# Chapter 3

# Spectral Observation

The purpose of this chapter is to introduce the reader to the two following fundamental concepts:

– the *accuracy* of the frequency measurement when the DFT is used to evaluate a signal’s DTFT. As we will see, this accuracy depends on the number of points used to calculate the DFT;

– the *spectral resolution*, which is the ability to discern two distinct frequencies contained in the same signal. It depends on the observation time and on the weighting windows applied to the signal.

# 3.1 Spectral accuracy and resolution

## 3.1.1 Observation of a complex exponential

To illustrate the DFT’s use in signal spectrum observation, we will begin with a simple example.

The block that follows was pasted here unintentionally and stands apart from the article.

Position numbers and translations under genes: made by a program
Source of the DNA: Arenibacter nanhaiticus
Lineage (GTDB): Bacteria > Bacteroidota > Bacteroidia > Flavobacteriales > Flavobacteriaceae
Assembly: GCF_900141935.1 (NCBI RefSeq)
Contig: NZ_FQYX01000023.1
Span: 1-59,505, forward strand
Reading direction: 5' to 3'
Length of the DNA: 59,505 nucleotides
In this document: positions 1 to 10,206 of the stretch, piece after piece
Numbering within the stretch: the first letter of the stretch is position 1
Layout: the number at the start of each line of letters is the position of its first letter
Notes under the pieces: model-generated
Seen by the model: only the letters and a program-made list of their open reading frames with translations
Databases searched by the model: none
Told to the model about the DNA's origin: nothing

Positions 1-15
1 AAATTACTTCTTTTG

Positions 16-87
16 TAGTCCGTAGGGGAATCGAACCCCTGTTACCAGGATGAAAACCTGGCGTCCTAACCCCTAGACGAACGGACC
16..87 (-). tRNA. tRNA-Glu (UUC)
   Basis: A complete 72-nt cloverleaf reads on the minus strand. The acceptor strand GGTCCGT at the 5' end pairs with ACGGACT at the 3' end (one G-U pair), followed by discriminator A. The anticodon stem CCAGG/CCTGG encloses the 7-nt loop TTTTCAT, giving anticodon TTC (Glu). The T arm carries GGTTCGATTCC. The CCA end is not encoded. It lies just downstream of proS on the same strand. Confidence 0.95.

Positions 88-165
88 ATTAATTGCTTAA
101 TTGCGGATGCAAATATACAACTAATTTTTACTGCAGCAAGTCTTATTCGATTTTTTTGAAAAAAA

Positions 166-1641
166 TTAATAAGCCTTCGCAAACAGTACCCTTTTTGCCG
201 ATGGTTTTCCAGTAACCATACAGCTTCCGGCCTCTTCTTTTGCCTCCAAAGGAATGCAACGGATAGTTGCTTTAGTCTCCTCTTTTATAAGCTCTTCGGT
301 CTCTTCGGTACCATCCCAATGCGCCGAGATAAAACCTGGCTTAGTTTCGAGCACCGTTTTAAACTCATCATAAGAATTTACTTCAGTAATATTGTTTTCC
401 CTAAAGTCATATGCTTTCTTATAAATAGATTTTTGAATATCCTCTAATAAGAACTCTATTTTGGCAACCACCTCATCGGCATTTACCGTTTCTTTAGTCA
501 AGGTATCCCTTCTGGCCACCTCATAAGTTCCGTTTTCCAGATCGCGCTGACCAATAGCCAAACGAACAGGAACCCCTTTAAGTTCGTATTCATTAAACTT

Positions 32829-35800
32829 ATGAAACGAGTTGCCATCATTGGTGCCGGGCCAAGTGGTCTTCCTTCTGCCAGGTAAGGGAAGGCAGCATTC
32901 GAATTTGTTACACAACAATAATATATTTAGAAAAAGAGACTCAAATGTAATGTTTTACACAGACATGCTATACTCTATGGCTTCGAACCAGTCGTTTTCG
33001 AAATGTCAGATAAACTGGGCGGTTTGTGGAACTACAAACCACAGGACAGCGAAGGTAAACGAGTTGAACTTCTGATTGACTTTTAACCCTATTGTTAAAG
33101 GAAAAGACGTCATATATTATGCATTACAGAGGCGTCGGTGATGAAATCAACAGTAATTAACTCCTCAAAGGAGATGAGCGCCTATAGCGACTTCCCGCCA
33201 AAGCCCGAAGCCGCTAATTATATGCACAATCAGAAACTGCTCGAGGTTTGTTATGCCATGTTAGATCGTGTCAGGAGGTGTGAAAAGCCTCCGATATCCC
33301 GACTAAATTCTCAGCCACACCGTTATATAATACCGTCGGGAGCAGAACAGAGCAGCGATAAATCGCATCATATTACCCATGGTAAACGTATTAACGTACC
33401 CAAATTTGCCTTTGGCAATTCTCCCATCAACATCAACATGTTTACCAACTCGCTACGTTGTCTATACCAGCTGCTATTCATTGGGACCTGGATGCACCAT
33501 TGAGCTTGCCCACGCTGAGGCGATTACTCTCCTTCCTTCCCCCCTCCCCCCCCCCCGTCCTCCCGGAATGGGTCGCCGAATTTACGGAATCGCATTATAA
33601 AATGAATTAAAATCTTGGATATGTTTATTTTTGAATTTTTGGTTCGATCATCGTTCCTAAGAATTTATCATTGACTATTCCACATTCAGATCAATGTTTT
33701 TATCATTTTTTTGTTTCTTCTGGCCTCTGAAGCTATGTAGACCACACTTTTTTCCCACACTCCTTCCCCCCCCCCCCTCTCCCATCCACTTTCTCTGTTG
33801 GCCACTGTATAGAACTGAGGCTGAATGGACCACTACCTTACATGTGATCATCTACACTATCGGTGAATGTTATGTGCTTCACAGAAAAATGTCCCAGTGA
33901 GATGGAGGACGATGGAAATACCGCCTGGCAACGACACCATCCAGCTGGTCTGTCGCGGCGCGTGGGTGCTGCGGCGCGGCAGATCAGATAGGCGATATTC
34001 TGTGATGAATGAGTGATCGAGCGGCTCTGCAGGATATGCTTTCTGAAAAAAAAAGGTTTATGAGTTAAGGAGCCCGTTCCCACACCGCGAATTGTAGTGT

EXAMPLE **3.1 (Sampling a complex exponential)**

Consider the sequence resulting from the sampling of a complex exponential *e*^{2jπF0t} at a frequency of *F*_{s} = 1/*T*_{s}. If we set *f*_{0} = *F*_{0}/*F*_{s} and assume it to be < 1/2, we get *x*(*n*) = *e*^{2jπf0n}.

1. determine the DTFT’s expression for the sequence {*x*(*n*) = exp(2*j**πf*_{0}*n*)} where *f*_{0} = 7/32 and *n* ∈ {0, …, 31};

2. using this result, find the DTFT’s values at the points of frequency *f* = *k*/32, for *k* ∈ {0, …, 31};

3. using the **fft** command, display the modulus of the DFT of {*x*(*n*)};

4. now let

*f*_{0} = 0.2. Display the modulus of the DFT of {

*x*(

*n*)}. How do you explain the result?

HINTS:

1. Starting off with definition 2.22 of the DTFT, we get:

(3.1)

Because a finite duration sequence is ...